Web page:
Let me start to confessing a mistake.
Since then Amazon is up 15%. It now stands at $253/share. Apple, meanwhile, is down about 8%.
What gives? We can't even talk about a PE ratio with Amazon any more. Since it was break-even in its last quarter, Google lists it at 3,395. Redunkulous, as Jon Gruden would say. Apple, meanwhile, is trading at a PE of 12, which actually trails the median PE of the S&P 500 by about 2.5.
I know what the Apple bears are doing. They're watching for any indication of market saturation, like a Best Buy (BBY) sale. They're taking profits. And some analysts, like Jefferies, are taking down their price targets. So, lots of people made a lot of money on Apple, they're taking profits, they wonder what's next for the company and when everyone is in then the exit sign is lit. I get that.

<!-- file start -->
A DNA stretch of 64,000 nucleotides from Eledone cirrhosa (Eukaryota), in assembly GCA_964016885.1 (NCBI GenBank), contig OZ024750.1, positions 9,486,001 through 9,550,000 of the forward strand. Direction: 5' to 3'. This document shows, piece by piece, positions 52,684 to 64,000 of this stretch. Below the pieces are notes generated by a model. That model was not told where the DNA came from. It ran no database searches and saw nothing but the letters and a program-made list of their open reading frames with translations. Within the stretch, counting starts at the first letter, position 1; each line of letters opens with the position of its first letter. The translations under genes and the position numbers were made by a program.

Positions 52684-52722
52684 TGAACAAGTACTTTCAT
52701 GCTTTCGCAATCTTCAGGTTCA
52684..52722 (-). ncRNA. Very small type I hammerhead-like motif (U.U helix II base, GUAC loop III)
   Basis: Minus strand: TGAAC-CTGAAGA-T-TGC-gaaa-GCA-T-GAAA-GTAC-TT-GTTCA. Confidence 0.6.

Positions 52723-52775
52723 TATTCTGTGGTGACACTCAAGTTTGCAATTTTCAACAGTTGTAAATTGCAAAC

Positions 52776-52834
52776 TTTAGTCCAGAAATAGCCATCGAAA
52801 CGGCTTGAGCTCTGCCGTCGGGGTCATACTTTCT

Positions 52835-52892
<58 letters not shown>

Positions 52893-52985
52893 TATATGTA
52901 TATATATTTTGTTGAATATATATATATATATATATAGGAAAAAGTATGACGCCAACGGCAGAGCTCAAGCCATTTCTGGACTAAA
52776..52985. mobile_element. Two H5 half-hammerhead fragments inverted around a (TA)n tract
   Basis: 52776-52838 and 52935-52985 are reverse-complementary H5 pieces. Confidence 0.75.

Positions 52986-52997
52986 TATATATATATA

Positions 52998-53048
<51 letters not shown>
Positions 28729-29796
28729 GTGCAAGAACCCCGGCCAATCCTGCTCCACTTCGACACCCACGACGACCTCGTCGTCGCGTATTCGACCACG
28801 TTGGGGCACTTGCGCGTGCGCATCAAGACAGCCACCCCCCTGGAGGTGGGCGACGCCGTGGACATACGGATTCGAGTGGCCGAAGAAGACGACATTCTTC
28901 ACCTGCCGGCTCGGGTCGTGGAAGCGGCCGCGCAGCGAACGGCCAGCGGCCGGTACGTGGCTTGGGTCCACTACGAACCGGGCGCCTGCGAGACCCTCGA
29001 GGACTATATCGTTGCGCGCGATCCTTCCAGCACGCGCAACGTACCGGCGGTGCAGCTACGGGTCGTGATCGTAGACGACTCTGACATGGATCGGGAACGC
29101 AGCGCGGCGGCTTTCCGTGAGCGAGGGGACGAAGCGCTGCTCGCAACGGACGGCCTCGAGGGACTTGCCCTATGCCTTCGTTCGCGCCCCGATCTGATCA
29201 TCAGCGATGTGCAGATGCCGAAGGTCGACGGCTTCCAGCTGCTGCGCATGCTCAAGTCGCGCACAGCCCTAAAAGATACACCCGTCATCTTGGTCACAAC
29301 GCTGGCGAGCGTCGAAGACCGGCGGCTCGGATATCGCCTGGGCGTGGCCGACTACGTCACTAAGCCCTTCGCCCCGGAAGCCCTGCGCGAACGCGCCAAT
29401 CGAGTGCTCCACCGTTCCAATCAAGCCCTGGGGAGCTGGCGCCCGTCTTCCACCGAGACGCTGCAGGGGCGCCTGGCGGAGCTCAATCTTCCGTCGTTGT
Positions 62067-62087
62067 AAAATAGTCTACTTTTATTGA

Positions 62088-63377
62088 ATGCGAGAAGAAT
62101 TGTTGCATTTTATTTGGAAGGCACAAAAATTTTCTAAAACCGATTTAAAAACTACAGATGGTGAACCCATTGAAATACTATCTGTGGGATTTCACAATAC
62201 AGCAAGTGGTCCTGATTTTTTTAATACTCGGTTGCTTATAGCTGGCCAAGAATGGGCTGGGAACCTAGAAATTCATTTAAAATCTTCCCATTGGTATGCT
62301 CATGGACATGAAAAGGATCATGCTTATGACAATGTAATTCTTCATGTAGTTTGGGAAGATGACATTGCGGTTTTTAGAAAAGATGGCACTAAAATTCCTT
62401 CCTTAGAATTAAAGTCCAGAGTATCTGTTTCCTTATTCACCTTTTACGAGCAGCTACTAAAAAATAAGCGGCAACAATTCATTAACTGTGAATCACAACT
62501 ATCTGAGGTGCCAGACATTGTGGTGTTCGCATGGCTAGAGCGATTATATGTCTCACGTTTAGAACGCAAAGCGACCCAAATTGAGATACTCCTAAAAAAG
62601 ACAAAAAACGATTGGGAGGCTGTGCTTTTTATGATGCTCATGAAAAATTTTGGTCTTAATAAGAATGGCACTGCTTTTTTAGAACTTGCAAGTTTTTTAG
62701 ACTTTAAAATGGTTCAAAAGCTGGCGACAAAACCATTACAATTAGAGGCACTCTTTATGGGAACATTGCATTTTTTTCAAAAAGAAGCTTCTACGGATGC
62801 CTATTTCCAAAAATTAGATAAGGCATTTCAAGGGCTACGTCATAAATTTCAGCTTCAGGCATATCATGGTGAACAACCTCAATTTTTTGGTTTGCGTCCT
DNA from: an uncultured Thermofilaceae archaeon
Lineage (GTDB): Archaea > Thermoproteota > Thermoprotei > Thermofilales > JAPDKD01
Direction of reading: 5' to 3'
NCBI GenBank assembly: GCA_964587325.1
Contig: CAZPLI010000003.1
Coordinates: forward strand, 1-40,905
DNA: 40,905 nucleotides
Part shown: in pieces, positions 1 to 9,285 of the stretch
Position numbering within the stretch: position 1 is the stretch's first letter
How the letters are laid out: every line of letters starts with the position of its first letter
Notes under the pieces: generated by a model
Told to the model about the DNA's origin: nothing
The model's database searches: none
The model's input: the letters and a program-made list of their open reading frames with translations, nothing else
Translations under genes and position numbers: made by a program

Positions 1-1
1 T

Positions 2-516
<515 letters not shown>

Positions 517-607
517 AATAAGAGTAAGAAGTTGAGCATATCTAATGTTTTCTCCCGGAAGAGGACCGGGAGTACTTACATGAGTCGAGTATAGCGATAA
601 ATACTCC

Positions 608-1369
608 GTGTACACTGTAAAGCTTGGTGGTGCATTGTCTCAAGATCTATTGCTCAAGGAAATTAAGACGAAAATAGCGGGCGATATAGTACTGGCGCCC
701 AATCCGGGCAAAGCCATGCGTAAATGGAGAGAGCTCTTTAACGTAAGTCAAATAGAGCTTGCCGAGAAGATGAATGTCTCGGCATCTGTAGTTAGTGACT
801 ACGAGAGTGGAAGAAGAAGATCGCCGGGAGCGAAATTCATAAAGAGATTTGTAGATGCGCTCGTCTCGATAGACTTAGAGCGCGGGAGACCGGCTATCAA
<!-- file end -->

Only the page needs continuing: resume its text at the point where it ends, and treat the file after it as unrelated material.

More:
What I don't get is the action in Amazon. It's not like they don't run sales - if you hurry (open the gold box) you can get a Kindle Fire today for $50 off.
The only "excuse" I can see is that people see Amazon as having big market opportunities in front of it. It just opened its full suite in Brazil, we're still in the second inning of the cloud revolution, the company is still one-tenth the size of Wal-Mart, its video service is doing well, and the market changes wrought by the Kindle have not yet come to full flower.
But look. CEO Jeff Bezos just sold $200 million worth of shares. Isn't insider selling supposed to be a bearish indicator - isn't he the ultimate insider? More and more of the people who look at these things for money insist the stock has to fall.
And that may just be it. I'm looking for a new entry point. So are lots of people. We see how the company is well run. We see it expanding its global reach. We get the cloud. We want in. As long as there are folks like me out there who want in, as long as there remains bearish sentiment in Amazon, there's lift in the stock.
It's when the bears at Seeking Alpha throw in the towel that you should start to worry.